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Time to get up : the hidden benefits of standing desks Cournoyer, Annabelle; Tan, Anne; Li, Crystal; Zhang, Jessica; Lai, Zachary 2016-04-25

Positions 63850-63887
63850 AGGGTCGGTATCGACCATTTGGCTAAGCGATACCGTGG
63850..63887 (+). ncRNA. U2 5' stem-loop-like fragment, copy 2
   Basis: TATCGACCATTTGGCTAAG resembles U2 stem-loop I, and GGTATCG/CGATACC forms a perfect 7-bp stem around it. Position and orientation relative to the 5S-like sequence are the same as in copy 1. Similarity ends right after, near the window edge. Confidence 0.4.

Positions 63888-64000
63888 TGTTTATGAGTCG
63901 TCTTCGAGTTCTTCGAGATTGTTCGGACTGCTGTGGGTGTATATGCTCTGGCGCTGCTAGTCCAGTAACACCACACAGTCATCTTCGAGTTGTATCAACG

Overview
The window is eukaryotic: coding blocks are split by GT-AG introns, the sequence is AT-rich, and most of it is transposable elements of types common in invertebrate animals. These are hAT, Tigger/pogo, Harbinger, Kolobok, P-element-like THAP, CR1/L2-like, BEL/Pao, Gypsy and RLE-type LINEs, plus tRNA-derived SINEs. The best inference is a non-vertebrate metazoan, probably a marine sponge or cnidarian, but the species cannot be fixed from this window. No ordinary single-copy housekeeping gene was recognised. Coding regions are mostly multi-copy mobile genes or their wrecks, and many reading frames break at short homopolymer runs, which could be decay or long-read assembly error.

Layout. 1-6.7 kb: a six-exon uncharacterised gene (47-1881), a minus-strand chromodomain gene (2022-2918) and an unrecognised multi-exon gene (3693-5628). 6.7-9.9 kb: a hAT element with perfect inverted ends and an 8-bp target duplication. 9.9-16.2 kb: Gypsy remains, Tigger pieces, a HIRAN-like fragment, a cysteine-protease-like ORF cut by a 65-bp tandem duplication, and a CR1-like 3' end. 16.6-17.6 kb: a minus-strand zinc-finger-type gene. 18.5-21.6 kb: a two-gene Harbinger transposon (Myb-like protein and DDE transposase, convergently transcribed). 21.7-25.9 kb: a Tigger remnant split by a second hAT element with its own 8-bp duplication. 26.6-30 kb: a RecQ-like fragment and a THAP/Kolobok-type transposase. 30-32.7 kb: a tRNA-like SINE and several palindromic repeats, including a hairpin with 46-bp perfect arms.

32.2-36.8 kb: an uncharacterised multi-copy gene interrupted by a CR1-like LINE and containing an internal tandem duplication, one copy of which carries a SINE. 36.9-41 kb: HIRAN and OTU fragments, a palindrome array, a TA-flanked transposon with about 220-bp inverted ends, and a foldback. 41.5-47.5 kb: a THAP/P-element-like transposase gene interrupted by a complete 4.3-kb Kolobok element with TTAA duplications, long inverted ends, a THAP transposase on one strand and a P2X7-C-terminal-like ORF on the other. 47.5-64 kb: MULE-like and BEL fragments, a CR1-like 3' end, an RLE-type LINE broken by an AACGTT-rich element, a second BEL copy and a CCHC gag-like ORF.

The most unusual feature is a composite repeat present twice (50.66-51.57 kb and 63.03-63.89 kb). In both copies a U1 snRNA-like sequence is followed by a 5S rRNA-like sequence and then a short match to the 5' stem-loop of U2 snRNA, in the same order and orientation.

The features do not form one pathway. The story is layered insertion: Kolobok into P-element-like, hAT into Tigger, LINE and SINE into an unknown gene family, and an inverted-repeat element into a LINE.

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 UBC Social Ecological Economic Development Studies (SEEDS) Student ReportAnnabelle Cournoyer, Anne Tan, Crystal Li, Jessica Zhang, Zachary LaiTime to get up: the hidden benefits of standing desksPSYC 321April 25, 201614422109University of British Columbia Disclaimer: “UBC SEEDS Program provides students with the opportunity to share the findings of their studies, as well as their opinions, conclusions and recommendations with the UBC community. The reader should bear in mind that this is a student project/report and is not an official document of UBC. Furthermore readers should bear in mind that these reports may not reflect the current status of activities at UBC. We urge you to contact the research persons mentioned in a report or a SEEDS team representative about the current status of the subject matter of a project/report”. Talk Five: Annabelle Cournoyer, Crystal Li, Anne Tan, Jessica Zhang, Zachary Lai  Time to get up: the hidden benefits of standing desks Executive Summary To improve work experience for UBC staff, we are interested in the benefits the usage of sit-standing desks can bring in terms of productivity, comfort and health level. The study uses a survey to measure self-reported comfort, productivity, and health of participants. The result of the survey suggested that people who have used sit-standing desks in the last three months have a higher level of comfort level compared to those who have not, but no difference was found for health and productivity. For participants in the sitting desk group, we would like to address the question of whether they will use sit-standing desks if made available. The results suggest that participants are more willing to use sit-standing desks if they are available in their office instead of shared areas. The study suggests that sit-standing desks benefit the comfort of UBC employees, that the main reason for not using one concerns convenience factors associated with shared access, and that an overwhelming majority of those who do not have access to one would like to.  Research question and hypothesis In 2016, University of British Columbia had a significant increase with its staff and faculty members. According to the UBC facts and figures, there are 1400 staff and members in Vancouver campus and 1000 in the Okanagan campus (UBC communication & Marketing, 2016). Sit-standing desks has been imported in UBC to target office workers who have physical injuries or comfort issues in order to perform their work tasks more easily. This raises the idea of adding sit-standing desks for all office employees to improve their productivity, comfort and health level to maximize one’s well being while in their work environment. Although it difficult for researchers to found out the direct cause of health issues in relating to long hours of sitting, desk-workers with high prologue sitting times are more likely to suffer from adverse health outcomes such as cardiovascular disease, diabetes and all cause mortality (Y.Chau, Sukala, Fedel 2016). Therefore it suggests a concern for one’s health if their profession requires long hours of sitting. Moreover, some workers in sit-stand work stations reported feeling more productive, energized, focused and less stressed (Pronk, 2012). Employees that requires long hour sitting times are aware of the back and neck pain they are receiving (Virginia 2015). Despite employees reporting neck and back pain, it’s hard to conclude it is directly caused by prologue sitting times. Other factors might have caused this result such as inappropriate sitting postures. These finding raise the research questions of whether there will be a clear and significant benefit to use sit-standing desks in terms of productive, comfort and health level. To those who are currently not using sit-standing desks, we would like to know if those staff would like to use sit-standing desks if they were available. We hypothesize people using sit-standing desks regularly will have higher levels of health, comfort and productivity level as compare to those who never use them. In addition, we hypothesize that the most prominent reason for people to use  sit-standing desk are for health and comfort purposes. People will use their desk more often if in their primary work environment compared to those who need to make an effort to work outside of their primary work area. Therefore, we hypothesize that people with a shared access will tend to use sit-standing desks less despite the fact they have access to it because it is not their primary work desk. Participants The participants are 73 staffs at University of British Columbia, and their participation was voluntary. All of the office workers worked at different departments and buildings, and they have either a private access to sit-standing desk, a shared one, or no access at all. The participants list was provided by our client.  Talk Five: Annabelle Cournoyer, Crystal Li, Anne Tan, Jessica Zhang, Zachary Lai  Condition The same survey was sent out as a Google form to all participants, and all answers were only viewed by the researchers and the SEEDS client. Survey questions were split into four sections: the reason and pattern of usage, as well as self-reported comfort, health and productivity. The first question of the survey in reason and patterns of usage assessed whether participants had used a sit-standing desk in the last three months. There were two conditions based on the answer to this question. One group had used a sit-standing desks in the last three months while the other had not. For the sit-standing desk group, participants have private access or shared access to the sit-standing desk. In the sitting desk group, participants generally have either a shared access or no access to a sit-standing desk. Private access allowed participant to have a sit-standing desk at their own offices and shared access indicated that sit-standing desks was located in the shared room that everyone could use. No access meant that participants did not have a sit-standing desk either in their office or shared spaces. In these conditions, 33 participants have been used sit-standing desk in the past three months while 40 participants have not used it.  Measures A survey created by the researchers aimed to measure the self-reported comfort level, self-reported health level, self-reported productivity level, and assess the patterns and reasons of usage. In the comfort, health and productivity section, the participants was asked to rate, using a 9 point scale, on their experience with their current office environment, more specifically their working desk that they are currently using (whether sitting or sit-standing). Comfort assessed the overall comfort as well as the possible pain experienced while working. Health assessed overall health as well as the level of energy, alertness, and fatigue experienced while working. Productivity assessed overall productivity and perceived satisfaction with one’s work. In the pattern and reasons of usage section, some questions are based on our client’s interest in assessing participant’s opinion on sit-standing desks. Other questions aim to answer our research question by assessing why people use sit-standing desks and their patterns of usage, partly depending on the type of access they have. The survey that participants completed is included in the appendix. Procedure The online survey was sent out to the participants via email. Participation was voluntary, and it was stated in the survey that the survey is completely anonymous and that by completing the survey, the participants give the researchers consent to use the data in the study. Over a 100 surveys were sent out and 73 employees decided to participate in the research. The participants were then categorized into the two conditions according to the type of desk they are currently using. The total scores of each participant in comfort, productivity and health level were recorded by adding up the numerical value accorded to each question by a participant (with some questions being reverse scored). The scores for each  of  these three measures were averaged for each group, and then compared using one-tailed independent sample t-test with 72 degree of freedom and 0.05 significance level to determine if the difference between the mean of the two conditions was significant. The t value was compared to a t critical value, and a p-value was calculated in the two groups to determine whether the result was valid and did not happen purely by chance. In the reasons and patterns of usage section, the analysis was done differently. The researchers looked at each question separately since they did not measure one thing, but instead each assessed a different part of the reasons and patterns of usage. The open-ended question were analyzed by categorizing each answers into a certain type, which will be mentioned in the results. Some of the question in the survey were not included in the  Talk Five: Annabelle Cournoyer, Crystal Li, Anne Tan, Jessica Zhang, Zachary Lai  analysis because those were irrelevant to the research questions and hypothesis, but only concerned the interest of the client.  Results Health, productivity, and comfort: Each participant had an individual score for comfort, health, and productivity. The higher the score, the higher the level of each. For health, the average score for the sit-standing group participants was of 24.09 and that of the sitting group participants was of 23.63. An independent sample t-test yielded a non-significant result (p = 0.34 > 0.05). Thus, no statistically significant difference was found in the average level of health across group. The hypothesis which stated that self-reported health level would be on average higher for those in sit-standing group was not confirmed by these results. For productivity, the average score for the sit-standing group participants was 30, while that of the sitting group participants was 29.55. An independent sample t-test yielded a non-significant result (p = 0.378 > 0.05). Thus, no statistically significant difference was found in the average level of productivity across group. The part of the hypothesis stating that self-reported productivity would be higher in the sit-standing group on average was not confirmed by these results. For comfort, the average score for the sit-standing participants was 83.36, and that of the sitting participants was 73.63. An independent sample t-test yielded a significant result (p = 0.014 < 0.05). Thus, the level of comfort among the sit-standing group participants was significantly higher than that of the sitting group participants on average. This result confirms the part of the hypothesis which stated that the sit-standing group participants would have on average a higher comfort score than the sitting group participants.   Reasons and patterns of usage: Among the 73 participants surveyed, 40 were part of the sitting group while 33 were part of the sit-standing group, meaning they had used or not a sit-standing desk in the last three months. However, 55 of all participants did have access to a sit-standing desk. Moreover, 32 of these participants had access to a shared as opposed to a private sit-standing desk. The amount of time since the first use for these same participants ranged from one month to 10+ years, and the average time was about 22 months. Around 69% of the sit-standing group participants reported using it every day, which means that the data from this group mostly comes from people who are used to using a sit-standing desk, and who have been able to use it for around 2 years. Only 8 participants reported using a standing-only desk in the sit-standing group, while the others used a manual or electronic adjustable sit-standing desk. A total of 12 participants (across groups) reported never switching position from sitting to standing, or standing to sitting. Every other participants switched at least once a day, once every few hours, or once an hour, and these were distributed fairly equally, though the most popular being once every few hours (24 participants). In the sit-standing group, 22 participants had a private access while only 11 had a shared access. In the sitting group, 21 had a shared access, 18 had no access at all, and only 1 participant reported having a private access. Most participants (83.6%) reported that they were aware of their sitting/standing habits in general.   Among the participants who do not have access to a sit-standing desk, about 83% reported that they would want to have access to one (15 participants). A total of 47 participants across groups reported preferring sit-standing desks (64.4%). Specifically, in the sitting group, around 47.5% reported preferring sit-standing desks (19 participants). In the sit-standing group, only 5 (out of 33) participants reported preferring sitting desk, but 4 out of these 5 had a shared access to a sit-standing instead of a private one, which raises the question of whether their preference is related to the sit-standing desk itself or the to fact that it can only be used in a shared space. Our hypothesis which stated that people with a shared access to sit-standing desks will tend to use them less than those with a private access was confirmed by the fact that 95.65% of those with a private access reported using it in the last three months, while only 34.38% of those with  Talk Five: Annabelle Cournoyer, Crystal Li, Anne Tan, Jessica Zhang, Zachary Lai  a shared access reported the same. In fact, from the 29 participants who answered the open-ended question of why they aren’t using a sit-standing desk despite having access to one, around 57% of the answers mentioned convenience factors associated with a shared access. These included, but were not limited to, access to one’s own phone, having to move work files from one desk to another, and wanting to conduct confidential work in the privacy of one’s own office. Around 21% of the answers mentioned comfort or health reasons which prevented one from using a sit-standing desk, such as fatigue or back problems. The rest of the answers simply mentioned that the need did not seem to arise, since these participants reported getting enough exercise outside of work or trying to switch position from sitting to getting up regularly without the use of a sit-standing desk (18%). Overall, these results confirm that while those with a private access are almost guaranteed to use it, it is much less the case for those with a shared access, and this is mostly due to convenience factors. The most popular reasons that were found for wanting to use a sit-standing desk for all participants were health and comfort, with 26 and 16 participants, respectively. Medical reasons came in third with 6 participants, productivity came in fourth with 5 participants, 2 participants justified their use by their simple access, and 6 selected other reasons. The rest answered they did not see any particular reason for them to use a sit-standing desk (12 participants). These results confirmed our initial hypothesis, which stated that health and comfort reasons would be the two most common reasons for wanting to use a sit-standing desk. It is worth pointing out that these two types of reasons may overlap. For example, back problems are health-related, but ultimately will affect comfort. The same can potentially apply to medical reasons. Thus, the personal understanding of each of these reasons may be varied across participants, but importantly, they are still the three most popular. In the comfort, health, and productivity section, an open-ended question was asked concerning the perception of the participant on the benefit of sit-standing desk concerning these domains. Specifically, participant were asked to report whether or not they had noticed a difference in their comfort, health, or productivity level since they started to use a sit-standing desk (if they did, evidently). The results were consistent with the quantitative differences obtained in comfort levels. Around 72.41% of participants (21 out of 29 answers) reported they had noticed an increase in their comfort level due to the sit-standing desks. However, there was some inconsistency in the health results, as about 66,67% of participants (22 out of 33 answers) reported they perceived an increase in their level of alertness and energy (3 out of the 4 health questions were related to energy and alertness), but there was no difference found in the health scores. The results for productivity were somehow more consistent with the numerical data, as only about 41.37% of participants (12 out of 29 answers) reported an increase in productivity, and the rest perceived no difference.  Discussion Based on our results, we found that using sit-standing desks is associated with higher comfort levels but not higher health and productivity levels. Moreover, most UBC office workers would like to have access to sit-standing desks. However, if it is not accessible as their primary desk, they usually do not use them mainly for convenience and privacy reasons. In fact, those with a shared access will tend to use them less than those with a private access. In addition, the primary reasons for using a sit-standing desks were found to be health, comfort, and medical related. Our study contributed to the literature body by analyzing the patterns and reasons of usage, which previous research did not address. We also asked open-ended questions, which helped us understand better our quantitative results. In addition, we tried to minimize the effect that bad sitting/standing postures may have on the results by asking the question: are you aware of your sitting/standing habits? In general, people reported that they were aware of their sitting/standing habits,  and we assumed when people are aware of their sitting/standing habits, they would try to sit/stand as well as possible. Therefore, we concluded that bad sitting/standing  Talk Five: Annabelle Cournoyer, Crystal Li, Anne Tan, Jessica Zhang, Zachary Lai  habits were not a determining factor in our research.  Nevertheless, since the purpose of this research was to discover if it is worthwhile to invest in more sit-standing desks for UBC staffs (all research participants were UBC staffs), we need to be aware to what extent that we can generalize these findings to workers outside of UBC. In addition, all data on comfort, health and productivity levels were self-reported which meant that it was purely based on the feelings of the subjects. Therefore, we could not conclude whether using sit-standing desks is associated with higher objective measures of comfort, health, productivity levels. Another limitation this research may have is that the survey was made by the UBC undergraduate researchers. Future studies are needed to verify the validity of the survey. We also suggest that future research should design more experimental design to control for additional factors. For example, to control the working duration and the types of jobs to eliminate factors that may play a role in the results. Furthermore, the fact that our participants reported that they noticed an increase in their comfort level since they started using a sit-standing desk suggests that the results found point to a cause and effect relationship, not just a correlation. Future researchers should directly investigate this possible relationship with a controlled experimental design. On the other hand, because we did not control for a placebo effect, we also encourage future researchers to test if people who use sit-standing desks feel more comfortable just because they think the sit-standing desks will benefit them, rather than because of the actual effects from using sit-standing desks. Moreover, if using sit-standing desks does improve objective comfort, health and productivity levels, we may ask to what extent does the frequency of switching positions from sitting to standing play a role.  Recommendations: Our findings suggest that a significant amount of office workers at UBC do prefer to have sit-standing desks as their primary desks in their own offices and using sit-standing desks does improve self-reported comfort level. Therefore, we suggest that UBC should invest in more sit-standing desks for its employees and if possible, UBC should prioritize sit-standing desks in private offices instead of sit-standing desks in shared and open spaces. In addition, some employees showed concerns on the drawbacks of sit-standing desks. For example, standing too long might hurt their ankles or negatively affect their comfort or productivity levels. However, this is not what we found in the study. Therefore, we suggest that UBC should make an effort to advertise the benefits of sit-standing desks and to encourage its employees to use sit-standing desks.          References  Chau, J. Y., Sukala, W., Fedel, K., Do, A., Engelen, L., Kingham, M., . . . Bauman, A. E. (2016). More standing and just as productive: Effects of a sit-stand desk Intervention on call center workers’ sitting, standing, and productivity at work in the Opt to Stand pilot study. Preventive Medicine Reports, 3, 68-74. doi:10.1016/j.pmedr.2015.12.003    Talk Five: Annabelle Cournoyer, Crystal Li, Anne Tan, Jessica Zhang, Zachary Lai  Pronk, N. P., Katz, A. S., Lowry, M., & Payfer, J. R. (2012). Reducing Occupational Sitting Time and Improving Worker Health: The Take-a-Stand Project, 2011. Preventing Chronic Disease Prev. Chronic Dis., 9. doi:10.5888/pcd9.110323   UBC Facts and Figures. (2016). Retrieved April 08, 2016, from http://news.ubc.ca/media-resources/ubc-facts-and-figures/   Virginia, M. (2015). Are Sit-Stand desks the solution to back pain? Occupational Health & Wellbeing, 18-19.                                    Talk Five: Annabelle Cournoyer, Crystal Li, Anne Tan, Jessica Zhang, Zachary Lai  APPENDIX I: SURVEY   Time to get up: the hidden benefits of standing desks Survey questions   In the context of the environmental psychology course at UBC, we are conducting a psychological study on sit-standing desks. We are interested in the impact of desks and sit-standing desks on individual comfort, health, and productivity levels. We are also looking to assess patterns and reasons of usage and sit-standing desks in employees at UBC.   The following survey will examine the usage and patterns of desks and sit-standing desks as well as comfort, health, and productivity. Please read each item carefully, and answer to the best of your capabilities. There are no right or wrong answers. The survey should take about eight minutes to complete.   Your participation in this survey is completely voluntary. By submitting your answers, you agree to the terms of participation in this study. Every answer will be kept confidential, and used only for the purpose of this research project.   Thank you for your time.   Patterns and reasons and usage   The following questions concern your personal usage habits of your desk or sit-standing desk while working at UBC.   ***** Please note that if a question is not marked as required, and it does not apply to your personal situation, you should not give any answer. *****   1. Have you used sit-stand desks within last three months? ● Yes                                        ● No   2. Do you have access to sit-stand desks? ● Yes                                        ● No   If yes, where do you have access to it? o   At my desk o   Shared desk/platform available in my department but not at my own desk o   I do not have access to a sit-standing desk   If no, would you like access to it? o   Yes o   No o   I already have access to a sit-standing desk   3. What type of sit-standing desk do you use? ● Standing desk ● Sit-stand desk (electronic/pneumatic)  Talk Five: Annabelle Cournoyer, Crystal Li, Anne Tan, Jessica Zhang, Zachary Lai  ● Manual crank sit-stand desk ● I don’t regularly use a sit-standing desk.   4. If you regularly use a sit-standing desk, how often do you use it?     Once a month                             Once a week                                    Everyday 1         2         3         4         5           6         7         8         9   5. If you have access but you don’t use it, why? (Open-ended question) ______________________________________________________   6. What is the primary reason you use a sit-standing desk or why you would use a sit-standing desk? ● Medical reasons ● Comfort reasons ● Productivity reasons ● Health reasons ● Because you have access to one ● I am not interested in using sit-standing desk ● Other________________   7. How long have you use them for? (Blank space for answer) ______________________________________________________   8. How frequently do you switch position from sitting to standing up? ● Never ● Once a day ● Once every few hours ● Once an hour ● More than once an hour   9. Are you aware of your sitting/ standing habits in general? ● Yes                                           ● No   10. Do you prefer using a normal desk or a sit-stand desk? ● Normal Desk                          ● Sit-stand Desk   11. What is your opinion on sit-standing desk in terms of their possible benefits? What are your concerns about sit-standing desk, if you have any? (Open-ended question) _______________________     Comfort Level   The following questions concern your comfort level and pain experience while working. Please answer according to your perceived comfort WHILE WORKING AT YOUR DESK.   1. How easy is it for you to set up desk ergonomically, so that the keyboard and mouse are below your elbows and the monitor-top line of the text at eye level?  Talk Five: Annabelle Cournoyer, Crystal Li, Anne Tan, Jessica Zhang, Zachary Lai  Very difficult                                 Somewhat difficult                 Not difficult at all      1      2       3         4         5           6         7         8        9   2. During the past three months, how often do you experience pain in any of these regions? ● Neck Never                           Sometimes                            Almost Always 1       2       3       4       5       6       7       8        9   ● Shoulder Never                           Sometimes                            Almost Always 1       2       3       4       5       6       7       8        9   ● Arms/wrists Never                           Sometimes                            Almost Always 1       2       3       4       5       6       7       8        9   ● Back Never                           Sometimes                            Almost Always 1       2       3       4       5       6       7       8       9   ● Legs and feet Never                           Sometimes                            Almost Always 1       2       3       4       5       6       7       8       9   3. During the past three months, how would you rate the degree of pain you experienced in any of these regions? ● Neck          Non-existent                 Moderate                                Severe 1       2       3       4       5       6       7       8        9   ● Shoulder Non-existent                 Moderate                                Severe 1       2       3       4       5       6       7       8        9   ● Legs Non-existent                 Moderate                                Severe 1       2       3       4       5       6       7       8        9   ● Arms/ wrist Non-existent                 Moderate                                Severe 1       2       3       4       5       6       7       8        9   ● Back          Non-existent                 Moderate                                Severe          1       2       3       4       5       6       7       8        9   4. How comfortable are you while working at your desk? Very uncomfortable           Somewhat comfortable               Very comfortable 1         2         3         4         5           6         7         8         9    Talk Five: Annabelle Cournoyer, Crystal Li, Anne Tan, Jessica Zhang, Zachary Lai  5. If you are using a sit-standing desk, do you feel your comfort has changed since you started using one? If yes, specify how. (Open-ended question)   _________________________________________   Health   The following questions concern your general health and level of energy both in general and while working. Please read each item attentively before answering.   1. During the past three months, how would you rate your average level of alertness while working at your desk?         Low                                                  Moderate                             High 1         2         3         4         5           6         7         8         9   2. During the past three months, how frequently did you experience fatigue while working, or at the end of your workday?         Never                                      Sometimes                          Almost always 1         2         3         4         5           6         7         8         9   3. In general, would you say your health is:         Poor                                        Moderate                                    Excellent 1         2         3         4         5           6         7         8         9   4. During the past three months, how would you rate your energy level at work?          Poor                                    Moderate                                       Excellent 1         2         3         4         5           6         7         8         9   5. If you are using a sit-standing desk, do you feel your level of alertness and/or energy has changed since you started using one? If yes, how so? (Open-ended question)   _____________________________________     Productivity   The following questions concern your productivity level. Please answer according to how you perceive your productivity WHILE AT WORK.   1. How would you rate your overall productivity in the current office setting you are in? Poor                                     Moderate                                           Excellent 1         2         3         4         5           6         7         8         9   2. During the past three months, how often did you feel it was hard to concentrate on the job you were working on?        Never                                       Sometimes                          Almost always 1         2         3         4         5           6         7         8       9   3. During the past three months, how often did you feel like you were accomplishing less than what you wanted to at work?  Talk Five: Annabelle Cournoyer, Crystal Li, Anne Tan, Jessica Zhang, Zachary Lai        Never                                        Sometimes                          Almost always 1         2         3         4         5           6         7         8       9   4. During the past three months, how would you rate your quality of work compare to what you expected? Poor                                     Moderate                                           Excellent 1         2         3         4         5           6         7         8         9   5. During the past three months, how frequently did you procrastinate?      Never                                         Sometimes                             Almost always 1         2         3         4         5           6         7         8        9   6. If you are using a sit-standing desk, do you feel your productivity has changed since you started using one? If yes, specify how. (Open-ended question)       _______________________________________       Talk Five: Annabelle Cournoyer, Crystal Li, Anne Tan, Jessica Zhang, Zachary Lai    APPENDIX II: RESULTS  Productivity Sitting Desk Sit-standing Desk Variance  45.07 31.12 Count 40 33 Mean 29.55 30 Standard error of the mean difference  1.438  T value 0.312 (<1.6663) Insignificant P value 0.378 (>0.05) Insignificant   Health Sitting Desk Sit-standing Desk Variance  20.96 25.21  Talk Five: Annabelle Cournoyer, Crystal Li, Anne Tan, Jessica Zhang, Zachary Lai  Count 40 33 Mean 23.63 24.09 Standard error of the mean difference  1.13 T value 0.41 (<1.6663) Insignificant P value 034  (>0.05) Insignificant   Comfort Sitting Desk Sit-standing Desk Variance  487.62 225.93 Count 40 33 Mean 73.63 83.36 Standard error of the mean difference  4.36  Talk Five: Annabelle Cournoyer, Crystal Li, Anne Tan, Jessica Zhang, Zachary Lai  T value 2.23  (>1.6663)  Significant P value 0.014 (<0.05)  Significant  Type of sit-standing desk of the participant  Talk Five: Annabelle Cournoyer, Crystal Li, Anne Tan, Jessica Zhang, Zachary Lai  Switching habits of participants   Reasons to use a sit-standing desk   Type of access in sit-standing group       Talk Five: Annabelle Cournoyer, Crystal Li, Anne Tan, Jessica Zhang, Zachary Lai  Type of access in normal desk group